It took them more than four years, but Johannes van Kan and Jo Grams of Christchurch have finally completed their post-earthquake rebuild - the restoration and construction of a new wing of Christchurch’s historic *Red House. After many challenges and a number of redesigns, their pride and joy is now ready to take on its new life, safe guarded by Firth’s RibRaft TC3® concrete slab - designed after the earthquakes for rebuilds on TC3 land.
The now complete the Red House is in use as a bed and breakfast with the family living in the new wing.
The couples’ first home, the superbly restored former Lyttelton Library building, was so badly damaged in the 2011 Christchurch earthquake it was eventually demolished. The building was not only the family’s home but also a gallery for Johannes artwork. “We were devastated and heart broken to loose our Lyttelton home,” says Johannes.
The Lyttelton Library building – before …
... and after the earthquake.
The couple, who have an obvious passion for historic buildings, then spied The ‘Red House’. “I remember always being curious about the red house because it was so mysterious,” says Johannes. “So for us it was fortuitous that after the earthquake it became available, as the previous owners hadn’t insured it and it had been damaged by the earthquake.”
The couple say that they looked at the building and saw the possibility of creating both a home and business space. “We fell in love with the feeling that we got when we first walked in as it really reminded us of what we had lost,” says Johannes. “Future proofing and protecting this building, and anything new we built to go with it, was extremely important to ensure we didn't go through what we had with the loss of the Lyttelton building.”
Getting to the final design was not an easy task for Johannes and Jo who formulated several designs which were not achievable inside their budget. Eventually they settled on a plan that complemented the existing dwelling but also gave the couple a modern, simple space for their family.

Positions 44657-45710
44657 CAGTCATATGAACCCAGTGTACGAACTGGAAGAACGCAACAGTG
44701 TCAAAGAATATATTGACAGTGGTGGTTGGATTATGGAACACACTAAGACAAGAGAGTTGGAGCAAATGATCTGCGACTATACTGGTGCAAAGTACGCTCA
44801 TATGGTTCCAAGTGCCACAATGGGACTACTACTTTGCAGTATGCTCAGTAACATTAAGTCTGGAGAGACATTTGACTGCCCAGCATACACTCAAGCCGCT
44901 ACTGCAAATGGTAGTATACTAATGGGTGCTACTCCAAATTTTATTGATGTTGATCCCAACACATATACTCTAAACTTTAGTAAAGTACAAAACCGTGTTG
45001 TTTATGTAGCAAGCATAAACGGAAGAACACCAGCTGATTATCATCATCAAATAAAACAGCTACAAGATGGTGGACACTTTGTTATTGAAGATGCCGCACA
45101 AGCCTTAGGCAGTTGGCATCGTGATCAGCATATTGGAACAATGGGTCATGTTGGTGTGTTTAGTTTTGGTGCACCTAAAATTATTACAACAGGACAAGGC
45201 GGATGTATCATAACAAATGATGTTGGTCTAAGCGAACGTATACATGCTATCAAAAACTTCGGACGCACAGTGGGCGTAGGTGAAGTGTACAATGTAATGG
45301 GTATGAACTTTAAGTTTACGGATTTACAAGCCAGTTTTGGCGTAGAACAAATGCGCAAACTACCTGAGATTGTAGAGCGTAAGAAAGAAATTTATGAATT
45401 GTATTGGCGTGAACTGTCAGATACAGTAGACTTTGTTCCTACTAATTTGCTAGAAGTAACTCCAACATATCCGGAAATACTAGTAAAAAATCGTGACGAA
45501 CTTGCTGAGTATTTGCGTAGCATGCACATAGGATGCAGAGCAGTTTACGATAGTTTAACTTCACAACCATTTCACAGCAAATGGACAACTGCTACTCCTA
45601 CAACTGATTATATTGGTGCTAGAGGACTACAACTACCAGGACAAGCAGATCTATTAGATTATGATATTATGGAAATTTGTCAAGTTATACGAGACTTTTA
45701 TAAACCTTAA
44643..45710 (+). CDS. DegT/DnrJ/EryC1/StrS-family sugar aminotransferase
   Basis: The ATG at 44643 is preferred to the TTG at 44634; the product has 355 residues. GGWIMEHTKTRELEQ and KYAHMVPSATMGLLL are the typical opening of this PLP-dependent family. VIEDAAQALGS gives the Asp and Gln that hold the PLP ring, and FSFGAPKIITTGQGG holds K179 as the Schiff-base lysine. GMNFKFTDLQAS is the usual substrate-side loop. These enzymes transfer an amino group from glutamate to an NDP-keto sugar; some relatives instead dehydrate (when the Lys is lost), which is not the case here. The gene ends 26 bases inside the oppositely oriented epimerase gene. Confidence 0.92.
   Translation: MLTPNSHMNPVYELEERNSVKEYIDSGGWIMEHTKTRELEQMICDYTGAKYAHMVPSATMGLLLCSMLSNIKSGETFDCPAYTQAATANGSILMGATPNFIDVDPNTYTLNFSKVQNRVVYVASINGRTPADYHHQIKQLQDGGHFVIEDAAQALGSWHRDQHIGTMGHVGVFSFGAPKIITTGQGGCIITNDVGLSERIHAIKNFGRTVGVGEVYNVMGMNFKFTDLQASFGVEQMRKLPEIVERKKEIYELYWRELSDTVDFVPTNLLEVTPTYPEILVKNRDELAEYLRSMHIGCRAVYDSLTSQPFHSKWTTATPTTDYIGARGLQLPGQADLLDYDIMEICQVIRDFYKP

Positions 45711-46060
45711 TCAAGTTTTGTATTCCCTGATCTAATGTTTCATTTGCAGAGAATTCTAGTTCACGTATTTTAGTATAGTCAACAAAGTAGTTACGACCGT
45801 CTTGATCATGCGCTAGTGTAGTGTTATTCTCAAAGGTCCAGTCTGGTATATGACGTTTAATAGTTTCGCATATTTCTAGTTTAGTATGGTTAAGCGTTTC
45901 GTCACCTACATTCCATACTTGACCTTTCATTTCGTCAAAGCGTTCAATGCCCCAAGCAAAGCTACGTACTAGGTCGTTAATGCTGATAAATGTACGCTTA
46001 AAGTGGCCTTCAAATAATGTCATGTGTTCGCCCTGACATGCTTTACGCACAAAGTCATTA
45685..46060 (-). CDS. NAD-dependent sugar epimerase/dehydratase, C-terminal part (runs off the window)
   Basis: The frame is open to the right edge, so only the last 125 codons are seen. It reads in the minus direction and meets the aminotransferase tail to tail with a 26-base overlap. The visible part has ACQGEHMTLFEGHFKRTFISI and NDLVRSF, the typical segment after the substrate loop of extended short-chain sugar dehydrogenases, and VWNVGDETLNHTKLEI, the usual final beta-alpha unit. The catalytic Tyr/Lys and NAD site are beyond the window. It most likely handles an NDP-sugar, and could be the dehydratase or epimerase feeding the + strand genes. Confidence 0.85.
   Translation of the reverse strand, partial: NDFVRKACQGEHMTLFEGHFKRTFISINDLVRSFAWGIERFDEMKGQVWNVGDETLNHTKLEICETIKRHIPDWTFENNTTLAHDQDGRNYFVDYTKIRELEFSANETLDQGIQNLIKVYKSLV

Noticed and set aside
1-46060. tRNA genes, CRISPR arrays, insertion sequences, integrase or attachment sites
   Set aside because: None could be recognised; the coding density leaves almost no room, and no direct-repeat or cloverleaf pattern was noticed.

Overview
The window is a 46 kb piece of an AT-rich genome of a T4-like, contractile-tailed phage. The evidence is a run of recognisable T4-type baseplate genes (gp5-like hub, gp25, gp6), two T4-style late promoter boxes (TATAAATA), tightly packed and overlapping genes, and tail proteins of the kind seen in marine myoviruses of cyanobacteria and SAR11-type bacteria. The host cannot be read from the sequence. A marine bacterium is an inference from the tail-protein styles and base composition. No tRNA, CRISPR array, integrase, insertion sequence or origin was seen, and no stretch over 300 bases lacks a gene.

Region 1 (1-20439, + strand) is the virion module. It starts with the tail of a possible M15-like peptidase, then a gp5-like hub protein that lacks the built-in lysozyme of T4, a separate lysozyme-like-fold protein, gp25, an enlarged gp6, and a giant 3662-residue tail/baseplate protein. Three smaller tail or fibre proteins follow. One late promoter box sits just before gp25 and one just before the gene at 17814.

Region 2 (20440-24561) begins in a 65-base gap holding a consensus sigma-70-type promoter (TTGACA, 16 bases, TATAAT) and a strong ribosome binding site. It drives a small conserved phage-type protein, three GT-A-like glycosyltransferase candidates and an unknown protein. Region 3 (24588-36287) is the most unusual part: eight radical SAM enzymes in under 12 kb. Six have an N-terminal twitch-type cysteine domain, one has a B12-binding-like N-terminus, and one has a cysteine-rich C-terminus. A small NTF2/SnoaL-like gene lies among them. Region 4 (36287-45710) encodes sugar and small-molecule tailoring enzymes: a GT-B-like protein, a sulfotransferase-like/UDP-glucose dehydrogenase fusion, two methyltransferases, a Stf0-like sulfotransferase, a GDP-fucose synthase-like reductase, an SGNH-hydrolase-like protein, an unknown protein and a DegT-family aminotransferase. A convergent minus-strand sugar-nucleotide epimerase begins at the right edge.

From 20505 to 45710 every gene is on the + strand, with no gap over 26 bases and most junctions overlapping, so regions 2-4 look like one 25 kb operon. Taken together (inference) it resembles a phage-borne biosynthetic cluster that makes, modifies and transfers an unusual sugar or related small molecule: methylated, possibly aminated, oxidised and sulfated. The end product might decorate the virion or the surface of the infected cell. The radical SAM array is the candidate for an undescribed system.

“Our original design, which is closer to our final design, went 50% over budget so we shelved that for a while and talked to a new architect. The second design was also far too expensive. We ended up taking the original plan to a draftsman and he said we should talk to an engineer. That's when we were introduced to Firth’sRibRaft TC3® foundation system.”
“We also knew someone that worked at Firth who told us about the jackable foundation system and that we should definitely consider it. Coincidentally the engineer also recommended it.”
“The redesign included an internal foundation around the interior of the old structure to strengthen it,” says Johannes. “Both the old and new buildings are also separated. They have a 5-10cm gap between them which was required to allow them to move independently without affecting each other, if there was ever another earthquake. It’s been built in such a way that you can’t tell there’s a gap between them.”
The new extension has been built on Firth’s RibRaft TC3® concrete slab which features two slabs that can be separated and jacked back up to level in the case of land movement in an earthquake.
With construction completed Johannes says that with the simplicity of the design they chose to paint the interior black inspired by traditional photo albums where the black pages are just a backdrop for what's on the page: in this case their artwork.
The atrium linking the new with the old is fabulous, an artwork in itself. Another striking feature is the all-black kitchen with its high shelving, plants, matai flooring and table.
“In the end we got a building that we love and we feel very safe in,” says Johannes. “The idea of the new building was to complement the old and to keep it simple. The concrete foundation has also been useful as we could incorporate under floor heating and we have been able to tile it - which was something we wanted for the interior.”
“We love it. It’s very calming and quite special for us. We do feel safe here. And the Firth RibRaft TC3® concrete foundation is a key part of that.”
*What is known today as the Red House was originally named the Cranmer Club building built on the south-west corner of Cranmer Square. The first stage was constructed in 1864 with the building undergoing many alterations and changes over the years.
Customer: Johannes van Kan and Jo Grams
Product: Firth RibRaft TC3®